The customer learned about the NVT Phybridge long-reach PoLRE PoE switch and decided to test the solution. In a few simple setup steps, the PoLRE switch transformed the existing CAT3 voice infrastructure into a robust and reliable IP backbone for the new IP communication system. Thanks to PoLRE’s long reach capabilities, the customer was able to connect IP devices up to 1,200ft (365m) – 4 times farther than standard PoE switches – helping them support IP phones exactly where they were needed without installing IDF closets. Upgrading across multiple locations is simple with PoLRE’s repeatable, predictable, and scalable deployment methodology.

This large healthcare system deployed over 900 IP phones without replacing the existing cabling infrastructure and without installing any new IDF closets, saving hundreds of thousands of dollars and eliminating operational disruption.

Learn more about our healthcare solutions >>

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Kansai Airport Simplifies IP Sensor Deployment using NVT Phybridge PoE switches, saving over $75,000

Kansai International Airport Deploys Person Tracking Sensors In Airport Terminals Using the NVT Phybridge FLEX24 SwitchKansai International Airport, located near Osaka, Japan, was opened over 20 years ago and is now used as a gateway into Japan. Overcrowding in the international terminals had become a significant issue, causing a need for Person Tracking Sensors to monitor traffic within the airport. The proposed system would include over 250 sensors, allowing for real-time tracking of individuals throughout the airport without facial authentication. This would help the airport manage the flow of traffic in congested areas and operate more efficiently. However, long reach requirements, time constraints, and business disruption posed significant barriers to deploying the new system.

 

Problem

Kansai Airport needed to manage traffic flow within the busy airport and planned to install state-of-the-art Xovis sensors. However, the project presented several barriers to the 24-hour operation that serves over 25 million travelers per year. Each sensor covers a range of 100m2 and needed to be mounted on the ceiling. The international departures terminals (where many of the sensors would be placed) had exposed steel beams as opposed to a closed ceiling. Even though the sensors could be installed on the steel beams, there were no outlets for local power or switch relays. Many desired sensor locations far exceeded the 100m range of standard Ethernet switches, and there was no way to install the switches any closer to the sensors. The customer needed a robust and straightforward solution to deploy the sensors without high costs or business disruption.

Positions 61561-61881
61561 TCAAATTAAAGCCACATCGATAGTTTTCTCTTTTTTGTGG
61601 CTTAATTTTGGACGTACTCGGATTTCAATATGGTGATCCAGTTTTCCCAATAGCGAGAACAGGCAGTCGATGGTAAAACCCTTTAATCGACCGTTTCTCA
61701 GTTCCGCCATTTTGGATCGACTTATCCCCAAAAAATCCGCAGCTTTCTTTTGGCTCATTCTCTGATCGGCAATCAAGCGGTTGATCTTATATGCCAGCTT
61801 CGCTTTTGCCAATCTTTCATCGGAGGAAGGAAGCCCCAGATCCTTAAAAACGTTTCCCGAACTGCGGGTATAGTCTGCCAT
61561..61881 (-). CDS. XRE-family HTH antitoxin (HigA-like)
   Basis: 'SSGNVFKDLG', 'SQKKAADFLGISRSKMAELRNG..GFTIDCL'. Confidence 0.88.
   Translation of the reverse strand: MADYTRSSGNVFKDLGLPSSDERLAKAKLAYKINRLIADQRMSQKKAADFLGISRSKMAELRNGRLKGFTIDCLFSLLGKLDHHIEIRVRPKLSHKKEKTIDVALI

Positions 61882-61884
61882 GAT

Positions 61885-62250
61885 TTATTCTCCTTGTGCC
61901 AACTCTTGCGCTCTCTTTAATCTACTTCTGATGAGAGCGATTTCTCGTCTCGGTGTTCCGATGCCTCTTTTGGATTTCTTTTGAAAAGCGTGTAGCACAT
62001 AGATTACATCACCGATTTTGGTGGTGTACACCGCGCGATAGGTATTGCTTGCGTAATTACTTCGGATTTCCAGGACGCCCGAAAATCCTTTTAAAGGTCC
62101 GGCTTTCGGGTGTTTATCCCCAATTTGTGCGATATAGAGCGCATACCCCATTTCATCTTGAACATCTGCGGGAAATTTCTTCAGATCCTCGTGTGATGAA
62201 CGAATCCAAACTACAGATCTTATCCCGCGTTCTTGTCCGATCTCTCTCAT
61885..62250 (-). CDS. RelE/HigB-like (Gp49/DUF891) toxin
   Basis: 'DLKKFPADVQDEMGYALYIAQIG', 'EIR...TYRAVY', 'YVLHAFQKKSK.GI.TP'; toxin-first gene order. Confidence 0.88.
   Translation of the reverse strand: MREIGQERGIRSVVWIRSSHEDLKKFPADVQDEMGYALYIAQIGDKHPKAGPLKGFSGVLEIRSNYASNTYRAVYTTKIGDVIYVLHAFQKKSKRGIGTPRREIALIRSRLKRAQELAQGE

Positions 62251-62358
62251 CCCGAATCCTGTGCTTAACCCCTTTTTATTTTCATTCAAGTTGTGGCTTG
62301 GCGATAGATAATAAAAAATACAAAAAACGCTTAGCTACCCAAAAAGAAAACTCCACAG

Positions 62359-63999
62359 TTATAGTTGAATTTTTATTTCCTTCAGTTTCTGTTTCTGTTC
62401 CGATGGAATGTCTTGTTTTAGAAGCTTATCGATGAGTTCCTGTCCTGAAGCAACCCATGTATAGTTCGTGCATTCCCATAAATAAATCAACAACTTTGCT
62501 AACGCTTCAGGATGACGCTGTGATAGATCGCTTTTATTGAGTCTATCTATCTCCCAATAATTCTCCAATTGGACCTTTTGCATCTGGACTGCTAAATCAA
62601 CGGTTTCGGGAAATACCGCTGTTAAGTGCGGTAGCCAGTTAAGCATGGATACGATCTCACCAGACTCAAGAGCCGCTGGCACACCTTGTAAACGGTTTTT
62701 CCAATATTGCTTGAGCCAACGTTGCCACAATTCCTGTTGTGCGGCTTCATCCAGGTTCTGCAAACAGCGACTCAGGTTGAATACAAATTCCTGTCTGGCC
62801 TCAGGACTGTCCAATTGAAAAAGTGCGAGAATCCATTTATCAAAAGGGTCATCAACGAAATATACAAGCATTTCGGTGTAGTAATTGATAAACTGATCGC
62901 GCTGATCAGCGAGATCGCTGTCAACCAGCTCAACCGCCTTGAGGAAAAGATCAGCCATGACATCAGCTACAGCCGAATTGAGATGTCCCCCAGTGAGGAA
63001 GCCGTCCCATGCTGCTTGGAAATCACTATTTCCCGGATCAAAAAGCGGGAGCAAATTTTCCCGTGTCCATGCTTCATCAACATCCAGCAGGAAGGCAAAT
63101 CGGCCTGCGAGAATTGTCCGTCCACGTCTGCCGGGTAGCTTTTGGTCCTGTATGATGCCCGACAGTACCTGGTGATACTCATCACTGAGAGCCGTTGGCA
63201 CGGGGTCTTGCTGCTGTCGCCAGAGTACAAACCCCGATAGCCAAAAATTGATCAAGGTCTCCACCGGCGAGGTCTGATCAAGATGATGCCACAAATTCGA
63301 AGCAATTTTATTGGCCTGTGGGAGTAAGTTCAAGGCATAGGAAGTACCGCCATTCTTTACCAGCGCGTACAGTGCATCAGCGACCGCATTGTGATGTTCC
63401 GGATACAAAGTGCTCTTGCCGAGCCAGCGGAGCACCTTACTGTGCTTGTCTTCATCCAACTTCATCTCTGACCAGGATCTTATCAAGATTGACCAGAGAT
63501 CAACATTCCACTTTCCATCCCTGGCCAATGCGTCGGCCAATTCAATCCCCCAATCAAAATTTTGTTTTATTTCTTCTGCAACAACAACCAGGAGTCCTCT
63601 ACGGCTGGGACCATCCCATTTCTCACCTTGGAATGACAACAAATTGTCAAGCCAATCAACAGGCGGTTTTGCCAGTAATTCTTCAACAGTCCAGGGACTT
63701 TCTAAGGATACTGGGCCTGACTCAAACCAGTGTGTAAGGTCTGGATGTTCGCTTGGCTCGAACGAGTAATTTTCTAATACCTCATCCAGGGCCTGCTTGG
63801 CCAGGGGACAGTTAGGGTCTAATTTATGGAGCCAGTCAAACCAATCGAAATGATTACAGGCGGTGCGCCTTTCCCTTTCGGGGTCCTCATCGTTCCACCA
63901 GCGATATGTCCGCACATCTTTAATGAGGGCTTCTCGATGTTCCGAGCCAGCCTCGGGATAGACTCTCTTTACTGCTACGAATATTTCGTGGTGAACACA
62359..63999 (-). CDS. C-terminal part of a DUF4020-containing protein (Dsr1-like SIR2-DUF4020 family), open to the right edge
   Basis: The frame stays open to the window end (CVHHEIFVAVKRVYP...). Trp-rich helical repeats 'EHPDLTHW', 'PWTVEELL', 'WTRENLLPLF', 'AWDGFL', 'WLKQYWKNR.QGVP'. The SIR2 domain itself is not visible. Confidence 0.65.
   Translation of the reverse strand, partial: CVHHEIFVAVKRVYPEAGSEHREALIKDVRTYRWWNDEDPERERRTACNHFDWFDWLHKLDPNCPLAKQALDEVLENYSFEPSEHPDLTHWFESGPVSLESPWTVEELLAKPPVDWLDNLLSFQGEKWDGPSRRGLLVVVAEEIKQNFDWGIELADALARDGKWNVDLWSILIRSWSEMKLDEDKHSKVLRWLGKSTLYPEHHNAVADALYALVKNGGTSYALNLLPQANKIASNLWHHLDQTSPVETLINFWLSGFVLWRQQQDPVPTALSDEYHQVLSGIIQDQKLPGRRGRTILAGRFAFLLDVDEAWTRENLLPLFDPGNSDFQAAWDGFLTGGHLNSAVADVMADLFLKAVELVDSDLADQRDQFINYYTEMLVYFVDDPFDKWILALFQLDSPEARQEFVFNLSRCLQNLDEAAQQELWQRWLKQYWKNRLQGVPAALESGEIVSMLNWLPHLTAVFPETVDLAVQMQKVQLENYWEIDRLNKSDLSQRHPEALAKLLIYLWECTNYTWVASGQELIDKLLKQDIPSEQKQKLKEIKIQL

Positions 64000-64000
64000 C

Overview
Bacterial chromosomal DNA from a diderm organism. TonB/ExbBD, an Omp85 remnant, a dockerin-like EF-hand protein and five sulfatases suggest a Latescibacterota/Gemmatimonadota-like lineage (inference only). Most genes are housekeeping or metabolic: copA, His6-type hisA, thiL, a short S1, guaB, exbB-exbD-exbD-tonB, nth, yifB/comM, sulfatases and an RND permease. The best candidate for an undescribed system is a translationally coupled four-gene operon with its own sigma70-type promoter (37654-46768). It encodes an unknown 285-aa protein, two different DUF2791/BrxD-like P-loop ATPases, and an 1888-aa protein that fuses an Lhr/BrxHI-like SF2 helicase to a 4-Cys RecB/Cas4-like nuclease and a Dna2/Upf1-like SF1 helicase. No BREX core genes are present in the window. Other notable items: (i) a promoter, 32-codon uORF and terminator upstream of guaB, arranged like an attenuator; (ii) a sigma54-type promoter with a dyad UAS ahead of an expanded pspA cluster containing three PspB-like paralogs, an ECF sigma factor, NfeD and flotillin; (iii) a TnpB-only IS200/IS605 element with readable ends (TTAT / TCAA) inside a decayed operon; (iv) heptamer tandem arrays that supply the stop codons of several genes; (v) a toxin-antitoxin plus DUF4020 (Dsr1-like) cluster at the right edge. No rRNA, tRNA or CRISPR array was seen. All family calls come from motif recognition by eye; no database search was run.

Solution

Reseller Nissho Electronics introduced the NVT Phybridge FLEX24 switch to decision-makers at Kansai Airport, a year before the project’s outset. When the time came to find a networking solution, the FLEX24 switch was the clear choice. The FLEX24 switch delivers Ethernet and PoE++ over multi-pair UTP wire with up to 2,000ft (610m) reach – that’s six times farther than standard Ethernet switches. The airport decided to engage in a no-obligation proof of concept to test the technology in their environment.

The FLEX24 switch quickly eliminated the project’s complexities and frustrations, providing the flexibility to enable the sensors six times farther than standard solutions, with no extra IDF closets required along the way.

Result

“Without the FLEX24 switch, we would have had to change the entire deployment plan. However, we used the FLEX24 solution to install the sensors using the existing CAT5 wiring infrastructure, allowing us to finish the project much faster and at a significantly lower cost,” said Yuji Taniguchi – IT Department Project Group, Kansai Airport Co., Ltd. According to Taniguchi, the airport was able to complete the installation in just three months, experiencing minimal disruption to its 24-hour operations and saving over $75,000. The FLEX24 Power over Ethernet switch facilitated a smoother and more efficient deployment of the IP sensors in both the Arrivals and Departures terminals. “If you compare the cost of the FLEX solution to the cost of installing optical wiring and power supply outlets, it is clear that FLEX allowed for a much more cost-effective installation and shortened the deployment time greatly. The FLEX24 switch solved all of the problems we had regarding the installation,” commented Taniguchi. “An additional benefit we realized was the long reach capabilities of FLEX24 switch, which helped us reduce IDF closet requirements by 90%, simplifying and reducing the costs to establish backup power in the case of a power outage.”

Read the full case study >>